There are also significant barriers to Indigenous people finding out just how much they are owed as many records and government document have been incomplete, lost or destroyed. Some of the records were deliberately destroyed, particularly when Aboriginal Welfare Boards were disbanded in the late 1960s. It’s also important to consider that many Aboriginal and Torres Strait Islander people were not allowed bank accounts until the 1970s, so payment processing were added hurdles.

The Stolen Generations and Stolen Wages are not mutually exclusive. Many members of the Stolen Generations later had their wages withheld while working as domestics or farm hands after ‘completing’ their training in the homes that they were taken to after being forcibly removed from their families. Stolen Generations were stolen and thrust into the Stolen Wages system.

Boys were enslaved as well

From the early 1900s, Aboriginal children were systematically placed into homes run by the state Government where they were to train for their servitude.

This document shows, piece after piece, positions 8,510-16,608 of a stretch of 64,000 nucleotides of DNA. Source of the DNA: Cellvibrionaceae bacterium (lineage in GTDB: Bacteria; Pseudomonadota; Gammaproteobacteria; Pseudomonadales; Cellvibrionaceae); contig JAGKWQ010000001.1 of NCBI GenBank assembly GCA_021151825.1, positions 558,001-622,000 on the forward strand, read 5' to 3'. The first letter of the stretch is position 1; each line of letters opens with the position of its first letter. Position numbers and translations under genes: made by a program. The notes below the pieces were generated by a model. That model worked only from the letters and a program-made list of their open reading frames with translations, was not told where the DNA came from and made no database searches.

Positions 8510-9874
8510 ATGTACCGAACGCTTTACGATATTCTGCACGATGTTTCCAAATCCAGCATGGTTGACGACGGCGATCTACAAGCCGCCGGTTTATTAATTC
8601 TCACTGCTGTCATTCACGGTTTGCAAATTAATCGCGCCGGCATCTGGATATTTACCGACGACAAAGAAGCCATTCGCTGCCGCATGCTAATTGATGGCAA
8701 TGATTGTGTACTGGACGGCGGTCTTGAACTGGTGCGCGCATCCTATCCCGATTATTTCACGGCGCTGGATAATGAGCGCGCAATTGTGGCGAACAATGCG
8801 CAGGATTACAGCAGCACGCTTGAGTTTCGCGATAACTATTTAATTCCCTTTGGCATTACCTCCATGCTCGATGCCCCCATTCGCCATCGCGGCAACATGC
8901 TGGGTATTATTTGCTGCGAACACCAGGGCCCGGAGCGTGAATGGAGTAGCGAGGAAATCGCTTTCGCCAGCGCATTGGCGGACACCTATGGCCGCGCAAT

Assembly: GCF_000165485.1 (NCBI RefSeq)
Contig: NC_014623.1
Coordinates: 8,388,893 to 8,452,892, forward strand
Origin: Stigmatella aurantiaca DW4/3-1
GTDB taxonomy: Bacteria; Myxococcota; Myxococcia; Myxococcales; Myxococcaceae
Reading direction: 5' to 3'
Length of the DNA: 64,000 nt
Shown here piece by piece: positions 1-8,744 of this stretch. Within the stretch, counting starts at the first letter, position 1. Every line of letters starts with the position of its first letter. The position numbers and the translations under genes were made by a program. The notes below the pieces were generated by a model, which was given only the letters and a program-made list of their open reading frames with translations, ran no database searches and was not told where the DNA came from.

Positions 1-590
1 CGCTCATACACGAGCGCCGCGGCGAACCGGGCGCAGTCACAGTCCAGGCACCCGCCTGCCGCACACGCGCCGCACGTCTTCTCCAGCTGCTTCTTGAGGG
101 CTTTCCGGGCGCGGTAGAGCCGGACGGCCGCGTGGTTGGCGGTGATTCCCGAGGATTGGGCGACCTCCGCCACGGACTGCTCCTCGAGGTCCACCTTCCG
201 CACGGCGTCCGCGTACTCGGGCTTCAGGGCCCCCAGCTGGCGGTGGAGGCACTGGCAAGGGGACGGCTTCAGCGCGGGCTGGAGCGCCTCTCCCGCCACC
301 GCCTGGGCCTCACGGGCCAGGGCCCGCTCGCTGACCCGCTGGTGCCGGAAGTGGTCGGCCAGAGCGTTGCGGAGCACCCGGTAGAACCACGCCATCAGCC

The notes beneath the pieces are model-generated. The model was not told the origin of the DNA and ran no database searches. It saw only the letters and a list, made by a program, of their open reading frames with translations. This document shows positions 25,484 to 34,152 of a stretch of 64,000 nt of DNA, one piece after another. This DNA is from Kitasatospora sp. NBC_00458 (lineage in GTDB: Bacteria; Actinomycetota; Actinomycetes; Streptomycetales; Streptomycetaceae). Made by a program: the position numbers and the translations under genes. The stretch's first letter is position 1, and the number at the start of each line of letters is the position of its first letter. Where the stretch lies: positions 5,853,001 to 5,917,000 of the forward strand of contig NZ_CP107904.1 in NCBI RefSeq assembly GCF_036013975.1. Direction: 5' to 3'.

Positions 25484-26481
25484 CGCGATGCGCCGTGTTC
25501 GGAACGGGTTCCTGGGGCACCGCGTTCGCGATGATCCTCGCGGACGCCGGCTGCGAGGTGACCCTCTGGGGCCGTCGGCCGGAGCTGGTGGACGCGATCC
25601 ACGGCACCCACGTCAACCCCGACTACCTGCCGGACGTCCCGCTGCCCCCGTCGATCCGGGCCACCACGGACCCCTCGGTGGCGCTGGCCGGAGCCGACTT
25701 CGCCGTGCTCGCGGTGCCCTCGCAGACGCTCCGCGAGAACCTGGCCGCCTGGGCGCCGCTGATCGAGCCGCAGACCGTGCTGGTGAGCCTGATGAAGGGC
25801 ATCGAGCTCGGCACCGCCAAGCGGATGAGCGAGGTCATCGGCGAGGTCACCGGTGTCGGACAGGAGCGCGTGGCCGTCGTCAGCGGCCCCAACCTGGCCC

Boys taken to Kinchela Aboriginal Boys’ Home, which took up to 600 children in its 40-odd years of operation, trained them to be gainfully employed in manual or agricultural work when they turned 15 years of age. A large number of girls were taken to Cootamundra Aboriginal Girls’ Home with to be trained to work in domestic service when they also turned 15.

Both roles demonstrate the prevalent racist ideology that Aboriginal people were inferior in intelligence and only fit to become the servants of the rest of society, and their ’employment’ was driven by their gender, as opposed to their interest, talent or skills.    

Blackbirding (or violent displacement of Black people to force them to provide free labour)

‘Blackbirding’, in Australia, was the practice of kidnapping or coercing Islanders from Vanuatu, the Solomon Islands, and other nearby islands to work in Australia as indentured labourers.

It is believed that over 50,000 people were brought into New South Wales and Queensland, predominantly in the 1800s. Although there were legal frameworks in place to allow this practice, it is regarded by many as having been a mere pretense to justify what would otherwise be acknowledged as criminal practices.The 1901 Pacific Island Labourers Act saw approximately 7,000 people deported, tearing families and communities apart.